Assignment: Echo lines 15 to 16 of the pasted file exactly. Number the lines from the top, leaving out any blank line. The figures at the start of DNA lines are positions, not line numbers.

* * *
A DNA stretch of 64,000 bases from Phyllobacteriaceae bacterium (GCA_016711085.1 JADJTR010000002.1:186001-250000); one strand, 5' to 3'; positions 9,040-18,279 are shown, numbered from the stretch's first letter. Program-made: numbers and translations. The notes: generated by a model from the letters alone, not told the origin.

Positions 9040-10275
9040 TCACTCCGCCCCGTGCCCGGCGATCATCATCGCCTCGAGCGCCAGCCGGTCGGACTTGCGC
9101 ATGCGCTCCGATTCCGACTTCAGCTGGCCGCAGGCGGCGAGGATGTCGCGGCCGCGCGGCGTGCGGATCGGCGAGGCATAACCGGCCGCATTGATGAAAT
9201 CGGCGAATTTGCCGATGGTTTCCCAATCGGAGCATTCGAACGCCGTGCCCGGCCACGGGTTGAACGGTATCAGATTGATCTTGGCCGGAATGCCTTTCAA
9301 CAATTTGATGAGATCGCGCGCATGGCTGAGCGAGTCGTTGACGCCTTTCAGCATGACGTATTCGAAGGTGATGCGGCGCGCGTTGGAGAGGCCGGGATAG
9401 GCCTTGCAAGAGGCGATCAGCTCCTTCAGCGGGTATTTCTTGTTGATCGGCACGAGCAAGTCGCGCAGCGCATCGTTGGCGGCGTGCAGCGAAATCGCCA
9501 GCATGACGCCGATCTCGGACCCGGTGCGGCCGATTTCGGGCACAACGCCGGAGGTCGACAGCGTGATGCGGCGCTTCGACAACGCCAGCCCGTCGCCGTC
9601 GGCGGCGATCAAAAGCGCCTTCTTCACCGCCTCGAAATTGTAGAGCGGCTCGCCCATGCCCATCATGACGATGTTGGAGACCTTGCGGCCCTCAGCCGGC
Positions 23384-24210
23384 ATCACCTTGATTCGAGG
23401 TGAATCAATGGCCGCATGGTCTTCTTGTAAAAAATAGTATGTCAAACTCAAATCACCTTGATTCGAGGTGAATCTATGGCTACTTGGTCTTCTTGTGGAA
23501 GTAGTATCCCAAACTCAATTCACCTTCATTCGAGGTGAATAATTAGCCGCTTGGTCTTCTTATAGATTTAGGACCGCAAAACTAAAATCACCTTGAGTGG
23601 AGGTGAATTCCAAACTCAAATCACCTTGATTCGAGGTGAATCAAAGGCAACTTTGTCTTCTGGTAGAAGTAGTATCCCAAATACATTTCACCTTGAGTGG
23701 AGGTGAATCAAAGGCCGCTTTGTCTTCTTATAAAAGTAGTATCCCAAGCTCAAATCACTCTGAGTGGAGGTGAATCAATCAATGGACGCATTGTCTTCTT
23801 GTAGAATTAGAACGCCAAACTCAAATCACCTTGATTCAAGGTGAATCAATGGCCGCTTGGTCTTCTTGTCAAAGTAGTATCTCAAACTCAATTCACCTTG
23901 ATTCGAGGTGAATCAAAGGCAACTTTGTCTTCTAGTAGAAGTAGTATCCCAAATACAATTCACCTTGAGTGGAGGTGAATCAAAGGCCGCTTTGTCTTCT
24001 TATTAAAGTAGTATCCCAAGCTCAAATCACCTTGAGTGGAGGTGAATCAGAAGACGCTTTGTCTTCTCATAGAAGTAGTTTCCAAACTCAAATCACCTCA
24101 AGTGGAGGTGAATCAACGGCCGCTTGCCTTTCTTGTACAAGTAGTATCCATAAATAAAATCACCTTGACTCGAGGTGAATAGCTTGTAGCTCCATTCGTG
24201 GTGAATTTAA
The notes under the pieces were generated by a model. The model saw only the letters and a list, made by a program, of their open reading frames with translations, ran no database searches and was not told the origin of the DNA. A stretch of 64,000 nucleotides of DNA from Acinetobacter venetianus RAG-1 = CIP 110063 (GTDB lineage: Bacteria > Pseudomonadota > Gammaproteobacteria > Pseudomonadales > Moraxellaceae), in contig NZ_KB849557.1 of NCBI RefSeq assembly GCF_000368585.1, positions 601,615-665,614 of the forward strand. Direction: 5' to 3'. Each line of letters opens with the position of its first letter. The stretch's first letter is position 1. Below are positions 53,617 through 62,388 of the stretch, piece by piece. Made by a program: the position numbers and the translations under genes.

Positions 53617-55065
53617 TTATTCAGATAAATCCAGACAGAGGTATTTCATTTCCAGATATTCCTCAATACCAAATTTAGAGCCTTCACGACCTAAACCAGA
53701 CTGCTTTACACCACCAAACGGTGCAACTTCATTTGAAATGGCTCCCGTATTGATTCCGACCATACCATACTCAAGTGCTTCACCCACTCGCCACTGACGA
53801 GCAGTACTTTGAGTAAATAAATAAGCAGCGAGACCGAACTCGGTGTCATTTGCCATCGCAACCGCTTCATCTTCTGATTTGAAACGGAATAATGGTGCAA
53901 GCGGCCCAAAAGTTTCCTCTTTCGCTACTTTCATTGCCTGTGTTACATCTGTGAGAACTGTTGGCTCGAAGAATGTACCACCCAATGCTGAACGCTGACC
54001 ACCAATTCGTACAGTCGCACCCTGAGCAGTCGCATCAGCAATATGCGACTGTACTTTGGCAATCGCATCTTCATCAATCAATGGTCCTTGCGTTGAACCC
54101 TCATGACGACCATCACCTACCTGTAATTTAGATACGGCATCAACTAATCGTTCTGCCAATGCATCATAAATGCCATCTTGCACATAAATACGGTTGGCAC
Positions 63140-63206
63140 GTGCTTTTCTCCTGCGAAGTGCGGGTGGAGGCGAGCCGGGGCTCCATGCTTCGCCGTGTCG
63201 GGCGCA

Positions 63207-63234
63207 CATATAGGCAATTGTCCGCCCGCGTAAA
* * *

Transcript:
23701 AGGTGAATCAAAGGCCGCTTTGTCTTCTTATAAAAGTAGTATCCCAAGCTCAAATCACTCTGAGTGGAGGTGAATCAATCAATGGACGCATTGTCTTCTT
23801 GTAGAATTAGAACGCCAAACTCAAATCACCTTGATTCAAGGTGAATCAATGGCCGCTTGGTCTTCTTGTCAAAGTAGTATCTCAAACTCAATTCACCTTG